Request for judicial notice
Plaintiffs request judicial notice of Exhibits 1-21. Marinescu partially opposes judicial notice of Exhibit 6. Marinescu argues that the receipts attached to the Proof of Service with Exhibit 6 are not judicially noticeable under Evidence Code sections 451 or 452. In reply, Plaintiffs argue that the receipts are judicially noticeable by other courts. Here, the receipts show proof of mailing. The Court is satisfied that the receipts can be judicially noticed under the official acts portion of Evidence Code section 452. Therefore, the request for judicial notice is GRANTED.
This motion was filed on August 28, 2018. Plaintiffs argue that this motion is untimely because the motion is a discovery motion and it was not heard within 15 days of August 2, 2019. Plaintiff notes that the initial trial date in this matter was set for August 12, 2019. (See RJN Ex. 4 at page 35.) At the case management conference, the Court set a trial date for August 12, 2019, estimating 5 days. (Id.) The Court also set the final status conference for August 9, 2019. (Id. at 36.) The minute order also noted that Plaintiff was to provide notice, which Plaintiffs did. (See RJN Ex. 5.)
Section 2024.020 provides, “[e]xcept as otherwise provided in this chapter, any party shall be entitled as a matter of right to complete discovery proceedings on or before the 30th day, and to have motions concerning discovery heard on or before the 15th day, before the date initially set for the trial of the action.” (Code Civ. Proc., ; 2024.020(a).) In addition, “[e]xcept as provided in Section 2024.050, a continuance or postponement of the trial date does not operate to reopen discovery proceedings.” Code Civ. Proc., ; 2024.020(b).)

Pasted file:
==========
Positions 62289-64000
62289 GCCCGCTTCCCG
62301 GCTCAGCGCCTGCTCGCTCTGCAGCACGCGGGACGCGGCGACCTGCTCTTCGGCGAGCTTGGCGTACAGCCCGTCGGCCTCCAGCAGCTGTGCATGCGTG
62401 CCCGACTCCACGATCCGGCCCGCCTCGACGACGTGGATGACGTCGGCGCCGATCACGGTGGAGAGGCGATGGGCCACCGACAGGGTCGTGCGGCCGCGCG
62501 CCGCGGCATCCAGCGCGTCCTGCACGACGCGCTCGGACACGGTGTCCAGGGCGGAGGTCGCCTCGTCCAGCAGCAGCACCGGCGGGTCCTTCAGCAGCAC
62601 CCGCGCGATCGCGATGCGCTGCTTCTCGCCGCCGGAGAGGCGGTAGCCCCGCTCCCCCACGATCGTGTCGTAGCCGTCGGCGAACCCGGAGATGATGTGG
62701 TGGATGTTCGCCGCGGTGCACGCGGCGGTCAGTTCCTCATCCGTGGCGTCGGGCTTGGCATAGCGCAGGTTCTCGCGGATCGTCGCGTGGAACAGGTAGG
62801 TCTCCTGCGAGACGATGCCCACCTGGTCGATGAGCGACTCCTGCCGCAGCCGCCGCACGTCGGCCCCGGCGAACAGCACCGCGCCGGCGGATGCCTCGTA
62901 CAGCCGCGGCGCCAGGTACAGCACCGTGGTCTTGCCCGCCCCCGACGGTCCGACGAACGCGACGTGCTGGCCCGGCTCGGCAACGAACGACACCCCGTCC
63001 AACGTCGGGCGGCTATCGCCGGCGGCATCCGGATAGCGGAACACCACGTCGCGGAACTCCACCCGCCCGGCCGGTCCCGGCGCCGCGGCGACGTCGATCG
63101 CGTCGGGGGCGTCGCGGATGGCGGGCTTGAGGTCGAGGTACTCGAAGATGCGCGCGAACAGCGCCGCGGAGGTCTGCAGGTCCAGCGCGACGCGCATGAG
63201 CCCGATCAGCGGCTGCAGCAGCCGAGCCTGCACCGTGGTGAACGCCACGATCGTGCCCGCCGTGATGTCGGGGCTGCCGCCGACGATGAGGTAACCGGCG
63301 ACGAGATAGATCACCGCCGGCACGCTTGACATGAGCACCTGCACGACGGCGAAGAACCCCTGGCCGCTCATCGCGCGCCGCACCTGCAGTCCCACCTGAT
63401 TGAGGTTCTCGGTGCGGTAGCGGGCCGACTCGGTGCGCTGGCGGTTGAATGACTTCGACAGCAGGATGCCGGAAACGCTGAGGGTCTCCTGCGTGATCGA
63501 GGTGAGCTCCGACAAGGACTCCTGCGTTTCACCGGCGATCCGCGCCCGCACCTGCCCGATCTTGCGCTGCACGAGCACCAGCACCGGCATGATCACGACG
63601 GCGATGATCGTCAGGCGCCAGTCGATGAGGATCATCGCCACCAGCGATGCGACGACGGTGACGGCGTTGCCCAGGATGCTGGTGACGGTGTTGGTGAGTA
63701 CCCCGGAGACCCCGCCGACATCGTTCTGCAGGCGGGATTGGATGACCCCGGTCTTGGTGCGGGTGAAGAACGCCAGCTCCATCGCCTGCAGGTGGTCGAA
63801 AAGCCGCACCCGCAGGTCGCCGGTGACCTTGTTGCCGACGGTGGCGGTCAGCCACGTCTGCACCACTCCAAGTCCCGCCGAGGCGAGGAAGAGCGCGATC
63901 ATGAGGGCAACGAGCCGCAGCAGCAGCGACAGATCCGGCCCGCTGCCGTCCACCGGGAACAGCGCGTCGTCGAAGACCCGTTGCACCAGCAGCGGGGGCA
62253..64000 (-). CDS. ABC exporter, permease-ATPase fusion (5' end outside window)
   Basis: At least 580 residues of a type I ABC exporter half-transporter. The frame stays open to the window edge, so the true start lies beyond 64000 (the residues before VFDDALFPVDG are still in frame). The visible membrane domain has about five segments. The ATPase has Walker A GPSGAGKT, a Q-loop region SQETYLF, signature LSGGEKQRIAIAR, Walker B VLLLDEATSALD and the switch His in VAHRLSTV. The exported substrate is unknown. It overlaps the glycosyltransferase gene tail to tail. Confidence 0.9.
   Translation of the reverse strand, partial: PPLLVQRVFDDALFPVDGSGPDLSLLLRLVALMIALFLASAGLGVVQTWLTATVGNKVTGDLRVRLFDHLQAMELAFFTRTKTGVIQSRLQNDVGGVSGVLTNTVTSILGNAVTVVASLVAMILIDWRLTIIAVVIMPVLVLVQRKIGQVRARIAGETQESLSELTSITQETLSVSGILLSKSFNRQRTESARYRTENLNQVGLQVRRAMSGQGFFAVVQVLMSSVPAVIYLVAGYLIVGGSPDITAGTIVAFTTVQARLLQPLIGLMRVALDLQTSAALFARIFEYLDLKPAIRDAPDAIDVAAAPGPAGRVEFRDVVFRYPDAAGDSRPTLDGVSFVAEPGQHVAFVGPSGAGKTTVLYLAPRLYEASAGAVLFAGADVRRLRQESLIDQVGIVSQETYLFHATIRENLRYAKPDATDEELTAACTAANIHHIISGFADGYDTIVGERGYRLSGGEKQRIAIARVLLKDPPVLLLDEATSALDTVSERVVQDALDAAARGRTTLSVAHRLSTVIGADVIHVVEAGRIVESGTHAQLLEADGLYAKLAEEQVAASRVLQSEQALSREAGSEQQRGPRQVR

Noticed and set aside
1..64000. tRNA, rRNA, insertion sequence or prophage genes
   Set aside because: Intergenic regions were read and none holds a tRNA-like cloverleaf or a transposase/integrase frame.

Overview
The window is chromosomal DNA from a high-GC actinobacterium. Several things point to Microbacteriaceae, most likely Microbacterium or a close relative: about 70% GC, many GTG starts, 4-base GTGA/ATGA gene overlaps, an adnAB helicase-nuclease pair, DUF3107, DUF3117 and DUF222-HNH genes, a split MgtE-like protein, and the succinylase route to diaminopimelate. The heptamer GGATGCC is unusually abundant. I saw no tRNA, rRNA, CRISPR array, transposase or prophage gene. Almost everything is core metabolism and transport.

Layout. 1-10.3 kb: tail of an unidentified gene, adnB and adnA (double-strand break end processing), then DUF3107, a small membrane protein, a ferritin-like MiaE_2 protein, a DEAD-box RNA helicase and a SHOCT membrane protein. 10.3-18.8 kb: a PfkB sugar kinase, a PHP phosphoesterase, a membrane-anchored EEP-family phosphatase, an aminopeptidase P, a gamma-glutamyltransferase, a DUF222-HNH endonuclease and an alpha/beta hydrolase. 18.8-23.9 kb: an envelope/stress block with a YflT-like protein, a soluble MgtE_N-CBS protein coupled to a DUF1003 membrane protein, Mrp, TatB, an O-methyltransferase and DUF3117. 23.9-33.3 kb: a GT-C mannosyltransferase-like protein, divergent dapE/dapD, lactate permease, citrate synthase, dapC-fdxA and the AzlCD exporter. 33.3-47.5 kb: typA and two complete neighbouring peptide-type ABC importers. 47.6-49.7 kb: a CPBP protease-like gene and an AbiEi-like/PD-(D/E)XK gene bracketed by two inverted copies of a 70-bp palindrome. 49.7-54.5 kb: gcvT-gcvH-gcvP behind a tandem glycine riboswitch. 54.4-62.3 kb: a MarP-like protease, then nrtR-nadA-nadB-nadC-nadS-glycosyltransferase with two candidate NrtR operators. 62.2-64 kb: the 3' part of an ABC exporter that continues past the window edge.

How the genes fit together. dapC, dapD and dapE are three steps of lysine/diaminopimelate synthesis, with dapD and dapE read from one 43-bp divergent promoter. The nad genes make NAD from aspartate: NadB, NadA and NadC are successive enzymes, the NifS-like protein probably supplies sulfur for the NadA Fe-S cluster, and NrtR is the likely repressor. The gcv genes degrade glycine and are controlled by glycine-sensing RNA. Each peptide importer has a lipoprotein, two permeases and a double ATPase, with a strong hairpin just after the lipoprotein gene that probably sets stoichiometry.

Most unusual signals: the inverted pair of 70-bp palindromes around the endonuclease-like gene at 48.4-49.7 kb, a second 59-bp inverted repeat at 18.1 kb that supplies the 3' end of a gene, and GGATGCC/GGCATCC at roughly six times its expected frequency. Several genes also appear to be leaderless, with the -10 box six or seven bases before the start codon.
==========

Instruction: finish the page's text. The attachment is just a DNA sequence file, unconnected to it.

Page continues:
Here, fifteen days before August 12, 2019 was on July 28, 2019. While Plaintiff seeks relief under Section 473(b) from an order entered against her on July 25, 2018, that order concerns discovery. Since the motion was not brought forth to be heard before Friday, July 26, 2019, the motion is DENIED.
Case Number: ****7259 Hearing Date: September 30, 2020 Dept: M
CASE NAME: James Dutton, et al. v. Rodoca Marinescu, et al.
CASE NUMBER: ****7259
MOTION: Plaintiffs’ Motion for trial preference
HEARING DATE: 9/30/2020
“A party to a civil action who is over 70 years of age may petition the court for a preference, which the court shall grant if the court makes both of the following findings: (1) The party has a substantial interest in the action as a whole [and] (2) The health of the party is such that a preference is necessary to prevent prejudicing the party's interest in the litigation.” (Code Civ. Proc., ; 36(a)[emphasis added]; Fox v. Superior Court (2018) 21 Cal.App.5th 529, 533)
Plaintiffs seek trial preference under Code of Civil Procedure section 36(a) and (e). Defendant has not opposed this motion. Plaintiffs request that the court set a trial date within 120 days of the remittitur in appeal B305386.
Plaintiffs argue that the court should grant their motion for trial preference because of their age and their health conditions. James Dutton is 85 years old, and Patricia Dutton is 81 years old. (Staub Decl. ¶. 5.) Plaintiffs present evidence through the declaration of Mrs. Dutton’s doctor that her health is declining. (See Carroll, M.D.’s Decl.) Dr. Carroll states that Mrs. Dutton has suffered two strokes and currently suffers from severe depression. (Id. ¶ 12.) Dr. Carrol also expressed concern that Patricia Dutton is at risk of developing memory loss. (Id. ¶ 14.) As of the filing of the motion, James Dutton is in the hospital recovering from a broken femur. (Staub Decl. ¶ 5.)
The Court finds that Plaintiffs have met their burden in demonstrating that they have a substantial interest in the action as a whole and that both Plaintiffs have health issues such that the preference is necessary to prevent prejudice to Plaintiffs’ interests in the litigation. Under Code of Civil Procedure section 36(a), upon meeting their burden, trial preference is mandatory. Therefore, Plaintiffs’ request for trial preference is GRANTED. Once a remittitur is set in appeal B305386, the Court will set a trial date.